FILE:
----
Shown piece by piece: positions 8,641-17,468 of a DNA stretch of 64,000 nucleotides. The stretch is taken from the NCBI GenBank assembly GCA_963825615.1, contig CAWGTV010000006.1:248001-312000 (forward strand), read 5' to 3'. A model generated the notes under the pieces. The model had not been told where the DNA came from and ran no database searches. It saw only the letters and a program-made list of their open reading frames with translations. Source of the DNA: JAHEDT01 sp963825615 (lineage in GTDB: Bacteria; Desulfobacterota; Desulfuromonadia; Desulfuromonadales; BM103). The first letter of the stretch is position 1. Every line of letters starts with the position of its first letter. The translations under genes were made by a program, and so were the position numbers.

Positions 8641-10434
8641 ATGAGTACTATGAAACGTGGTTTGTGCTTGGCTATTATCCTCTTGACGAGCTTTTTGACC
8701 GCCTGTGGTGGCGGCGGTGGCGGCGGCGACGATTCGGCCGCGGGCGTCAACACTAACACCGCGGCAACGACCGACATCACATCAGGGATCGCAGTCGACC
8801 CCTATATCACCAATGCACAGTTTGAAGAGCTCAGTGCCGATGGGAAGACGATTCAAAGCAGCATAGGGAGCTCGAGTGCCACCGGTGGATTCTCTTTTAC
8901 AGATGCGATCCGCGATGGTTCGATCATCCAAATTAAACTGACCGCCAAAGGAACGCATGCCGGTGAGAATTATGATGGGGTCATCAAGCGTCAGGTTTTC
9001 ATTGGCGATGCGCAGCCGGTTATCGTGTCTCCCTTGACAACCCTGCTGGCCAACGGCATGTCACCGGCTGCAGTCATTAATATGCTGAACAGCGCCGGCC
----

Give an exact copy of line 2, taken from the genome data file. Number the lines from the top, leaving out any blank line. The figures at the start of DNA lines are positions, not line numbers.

Positions 8641-10434